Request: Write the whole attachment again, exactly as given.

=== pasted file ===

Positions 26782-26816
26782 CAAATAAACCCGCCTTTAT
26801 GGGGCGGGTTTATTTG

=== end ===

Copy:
Positions 26782-26816
26782 CAAATAAACCCGCCTTTAT
26801 GGGGCGGGTTTATTTG